Ambrosia Taps Lucent's CentreVu to Stem Abandonment Rate
For the company, a leading direct marketer of premium wines, preventing abandoned shopping carts is particularly important, as its average order is more than $400.
Through catalogs and a Web site at www.ambrosiawine.com, Ambrosia targets a niche of premium wine buyers with wines exclusively from the Napa and Sonoma regions that are generally more than $20 a bottle.
"Ambrosia is not trying to be a company that makes more than $500 million a year, it has made a strategic decision to fill a targeted niche," said Jeremy Benson, company spokesman. "Because of the niche it serves there's a high emphasis on customer service."
The company is installing CentreVu Internet Solutions, from Lucent Technologies, Murray Hill, NJ, for the new contact systems.
Through the system, customers are encouraged to talk to Ambrosia's wine consultants via chat or voice over IP by clicking on a button that says "Let's Talk Wine" on the company's home page and several of its pages of merchandise. The company's customer service Web page also lists a link, that says "Click to talk to us via the Web" alongside the company's toll-free number and a list to company e-mail.
The alternate channels are particularly important for Ambrosia, as customer service and upsells are among the driving factors that keep the company's average order size so high.
"The business is based on customer service and cross-sells and upsells from people who are educated about wine," Benson said. "Al of the wine consultants have tasted all the wines. They've always had the focus of customer first and want to continue that philosophy."
Although the company has not yet seen whether the cross-sell and upsell ability translates well to the Web, it expects that it will help build on customer relationships.
"From the perspective of the company, it's the one-on-one relationship with customers for the past eight years that they want to build on, whether through supplying insider events, voice over ip or chat," said Benson. "The object is not one medium over the other, it's not to limit our cusotmers."
Live text chat and voip were expected to go live on the Web site earlier this month. Only the Lucent e-mail management system was in use as of press time, but the e-mail management was enabling the company to answer e-mail in approximately five minutes, said Seana Wagner, company spokeswoman. The company is also sending out auto-acknowledgments upon receiving e-mail from consumers. Ambrosia has increased its staff from 30 employees in the beginning of the year to 45 in part to handle the added communications resulting from the new features. The company will eventually also add the agent call-back.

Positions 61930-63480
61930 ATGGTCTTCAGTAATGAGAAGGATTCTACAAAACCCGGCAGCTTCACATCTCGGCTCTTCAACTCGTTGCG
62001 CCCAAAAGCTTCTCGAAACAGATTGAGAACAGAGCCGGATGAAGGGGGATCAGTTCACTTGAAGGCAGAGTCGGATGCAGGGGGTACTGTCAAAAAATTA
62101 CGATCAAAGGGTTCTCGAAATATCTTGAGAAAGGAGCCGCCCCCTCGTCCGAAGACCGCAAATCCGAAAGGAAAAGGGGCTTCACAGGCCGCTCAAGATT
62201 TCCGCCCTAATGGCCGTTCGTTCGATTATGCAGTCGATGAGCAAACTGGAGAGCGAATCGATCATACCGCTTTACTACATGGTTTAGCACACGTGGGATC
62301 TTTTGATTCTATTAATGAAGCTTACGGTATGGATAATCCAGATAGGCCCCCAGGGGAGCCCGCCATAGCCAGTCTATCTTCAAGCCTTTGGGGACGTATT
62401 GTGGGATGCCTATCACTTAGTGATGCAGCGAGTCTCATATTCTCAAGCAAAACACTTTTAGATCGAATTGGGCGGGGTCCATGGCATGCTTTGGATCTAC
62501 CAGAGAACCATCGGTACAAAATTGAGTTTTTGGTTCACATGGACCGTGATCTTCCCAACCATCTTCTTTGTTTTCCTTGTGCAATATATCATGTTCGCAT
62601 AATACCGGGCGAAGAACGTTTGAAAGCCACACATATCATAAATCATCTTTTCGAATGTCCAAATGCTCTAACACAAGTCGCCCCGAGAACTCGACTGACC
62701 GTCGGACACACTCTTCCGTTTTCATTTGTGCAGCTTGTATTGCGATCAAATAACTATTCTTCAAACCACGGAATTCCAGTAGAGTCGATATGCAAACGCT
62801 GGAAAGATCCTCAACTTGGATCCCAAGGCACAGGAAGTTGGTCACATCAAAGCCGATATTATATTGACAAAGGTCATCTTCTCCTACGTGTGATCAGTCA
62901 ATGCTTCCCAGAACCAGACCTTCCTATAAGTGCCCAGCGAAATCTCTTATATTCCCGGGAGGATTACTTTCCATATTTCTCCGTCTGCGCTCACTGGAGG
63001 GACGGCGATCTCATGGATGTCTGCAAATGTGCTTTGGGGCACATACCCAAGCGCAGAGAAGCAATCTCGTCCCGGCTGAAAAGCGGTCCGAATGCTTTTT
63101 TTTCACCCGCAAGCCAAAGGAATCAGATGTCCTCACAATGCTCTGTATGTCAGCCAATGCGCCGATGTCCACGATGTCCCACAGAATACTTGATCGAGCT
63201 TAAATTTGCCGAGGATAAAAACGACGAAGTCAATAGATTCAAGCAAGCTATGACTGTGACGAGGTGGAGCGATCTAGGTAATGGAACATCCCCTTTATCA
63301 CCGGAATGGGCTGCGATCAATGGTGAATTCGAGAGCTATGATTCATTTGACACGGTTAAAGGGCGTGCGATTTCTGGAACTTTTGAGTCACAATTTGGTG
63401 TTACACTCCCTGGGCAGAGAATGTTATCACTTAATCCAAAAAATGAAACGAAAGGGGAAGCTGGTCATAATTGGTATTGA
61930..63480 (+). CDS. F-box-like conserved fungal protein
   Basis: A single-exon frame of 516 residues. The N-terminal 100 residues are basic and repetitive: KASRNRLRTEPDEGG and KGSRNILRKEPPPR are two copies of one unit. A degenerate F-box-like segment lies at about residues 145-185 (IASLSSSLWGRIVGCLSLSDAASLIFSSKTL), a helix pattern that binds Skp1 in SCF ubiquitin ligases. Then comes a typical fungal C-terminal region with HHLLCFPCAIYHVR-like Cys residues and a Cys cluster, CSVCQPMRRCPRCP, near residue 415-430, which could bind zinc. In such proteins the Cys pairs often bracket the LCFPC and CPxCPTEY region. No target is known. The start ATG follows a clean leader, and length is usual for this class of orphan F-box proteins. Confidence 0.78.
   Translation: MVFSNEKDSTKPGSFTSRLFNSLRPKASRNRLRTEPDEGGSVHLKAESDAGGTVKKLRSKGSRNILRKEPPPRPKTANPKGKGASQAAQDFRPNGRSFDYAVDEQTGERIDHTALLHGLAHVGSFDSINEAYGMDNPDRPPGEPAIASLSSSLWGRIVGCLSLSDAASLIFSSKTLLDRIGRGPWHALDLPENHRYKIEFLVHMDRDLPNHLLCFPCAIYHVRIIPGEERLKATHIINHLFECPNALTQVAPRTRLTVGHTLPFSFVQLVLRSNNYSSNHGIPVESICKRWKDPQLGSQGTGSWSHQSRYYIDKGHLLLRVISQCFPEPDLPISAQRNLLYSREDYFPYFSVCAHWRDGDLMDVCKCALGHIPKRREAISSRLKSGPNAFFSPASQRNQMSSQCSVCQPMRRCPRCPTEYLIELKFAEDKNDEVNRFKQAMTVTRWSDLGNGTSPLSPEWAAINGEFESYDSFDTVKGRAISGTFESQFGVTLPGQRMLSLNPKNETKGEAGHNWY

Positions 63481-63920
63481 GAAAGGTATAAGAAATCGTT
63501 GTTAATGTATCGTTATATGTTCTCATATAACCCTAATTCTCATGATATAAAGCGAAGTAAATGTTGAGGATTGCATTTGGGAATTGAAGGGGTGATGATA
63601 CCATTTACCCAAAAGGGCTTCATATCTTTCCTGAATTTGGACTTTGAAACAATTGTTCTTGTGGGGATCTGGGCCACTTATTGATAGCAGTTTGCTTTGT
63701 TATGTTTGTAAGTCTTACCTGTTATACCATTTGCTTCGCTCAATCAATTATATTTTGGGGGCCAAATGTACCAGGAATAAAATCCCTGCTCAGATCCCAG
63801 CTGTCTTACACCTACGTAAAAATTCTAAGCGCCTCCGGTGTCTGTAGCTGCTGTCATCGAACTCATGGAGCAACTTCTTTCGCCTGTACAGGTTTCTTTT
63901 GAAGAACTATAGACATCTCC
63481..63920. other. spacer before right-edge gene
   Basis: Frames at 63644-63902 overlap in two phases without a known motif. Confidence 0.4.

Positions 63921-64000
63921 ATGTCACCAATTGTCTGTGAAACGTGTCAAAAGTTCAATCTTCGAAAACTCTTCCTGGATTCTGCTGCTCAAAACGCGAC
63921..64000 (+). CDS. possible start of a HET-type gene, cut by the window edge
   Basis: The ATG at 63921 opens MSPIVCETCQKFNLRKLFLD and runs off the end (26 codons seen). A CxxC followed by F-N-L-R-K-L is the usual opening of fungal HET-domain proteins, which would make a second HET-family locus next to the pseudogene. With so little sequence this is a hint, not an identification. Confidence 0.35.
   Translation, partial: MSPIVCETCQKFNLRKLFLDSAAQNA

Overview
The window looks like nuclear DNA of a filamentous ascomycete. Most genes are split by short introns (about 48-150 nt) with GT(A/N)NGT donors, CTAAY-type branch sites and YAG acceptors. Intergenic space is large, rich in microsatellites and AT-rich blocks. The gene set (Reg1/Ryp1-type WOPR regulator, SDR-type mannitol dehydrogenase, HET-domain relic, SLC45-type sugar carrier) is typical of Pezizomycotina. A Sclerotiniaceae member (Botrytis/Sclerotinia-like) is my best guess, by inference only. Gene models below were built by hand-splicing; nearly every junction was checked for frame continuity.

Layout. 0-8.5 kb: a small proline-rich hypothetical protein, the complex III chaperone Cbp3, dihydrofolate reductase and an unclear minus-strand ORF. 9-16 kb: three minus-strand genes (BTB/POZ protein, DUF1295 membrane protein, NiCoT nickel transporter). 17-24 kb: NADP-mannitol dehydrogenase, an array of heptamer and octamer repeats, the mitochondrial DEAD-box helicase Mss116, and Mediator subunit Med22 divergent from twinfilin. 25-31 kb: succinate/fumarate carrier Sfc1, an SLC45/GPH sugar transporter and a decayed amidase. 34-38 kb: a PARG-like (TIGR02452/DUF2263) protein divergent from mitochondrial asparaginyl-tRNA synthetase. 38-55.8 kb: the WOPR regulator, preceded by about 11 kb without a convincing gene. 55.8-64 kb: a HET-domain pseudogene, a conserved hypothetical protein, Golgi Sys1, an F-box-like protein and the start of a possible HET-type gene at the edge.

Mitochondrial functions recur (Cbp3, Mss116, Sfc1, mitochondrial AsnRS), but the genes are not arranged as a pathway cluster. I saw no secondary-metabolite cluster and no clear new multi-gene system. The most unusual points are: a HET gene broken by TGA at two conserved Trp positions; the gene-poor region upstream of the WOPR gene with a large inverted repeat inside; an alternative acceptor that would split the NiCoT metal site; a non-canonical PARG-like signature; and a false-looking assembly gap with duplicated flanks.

The timing of the new communication channels, before Christmas, is intended to provide quality service through the company's busiest season, said Benson. Specific numbers of how much sales grow during the busy season were not available, Benson said the second half of the year usually makes up approximately 60 percent of the company's sales indicating a substantial, but not dramatic rise.
The Lucent package enabling the alternate communication channels consists of text chat software, page sharing software, a special gateway box that converts voice to circuit switch format for enabling the voice over Internet protocol service, and a pop3 server for the e-mail. All the channels run through a Lucent Definity PBX switch and the software runs on an NT server.
Unlike some vendors, who separate e-mail from other Web communications, Lucent's system puts all contacts in the same queue.
"We work from the single queue model," said Patrick Camperchioli, offer manager for CentreVu Internet Solutions. "The same queue that is in the call center from which calls are routed will be used for e-mail and Internet communications. An agent can take and 800 call and the next contact can be an e-mail, then the contact after than can be a text chat."
The advantage of a single queue system, said Camperchioli, is that it is easier to track e-mail and integrate it into the stream of contacts. In addition, reports on volume of calls and how there are handled will all come from the same system, so call center managers can review metrics from one report instead of several.
While some call center like to create islands of customer service reps who are each trained to handle a different form of contact, that can be expensive, and Camperchioli recommends cross-training agents to handle multiple forms of communications.
However, the system is very configurable and contacts can be routed to different groups and assigned different priorities, Camperchioli said.
"Typically, most centers view their 800 calls as most important. Slowly dot-com companies are starting to put more emphasis on their e-mails. With the system, if you have an e-mail message service level of 10 hours, you can make the email a priority contact as it gets closer to the 10 hour service requirement," he said.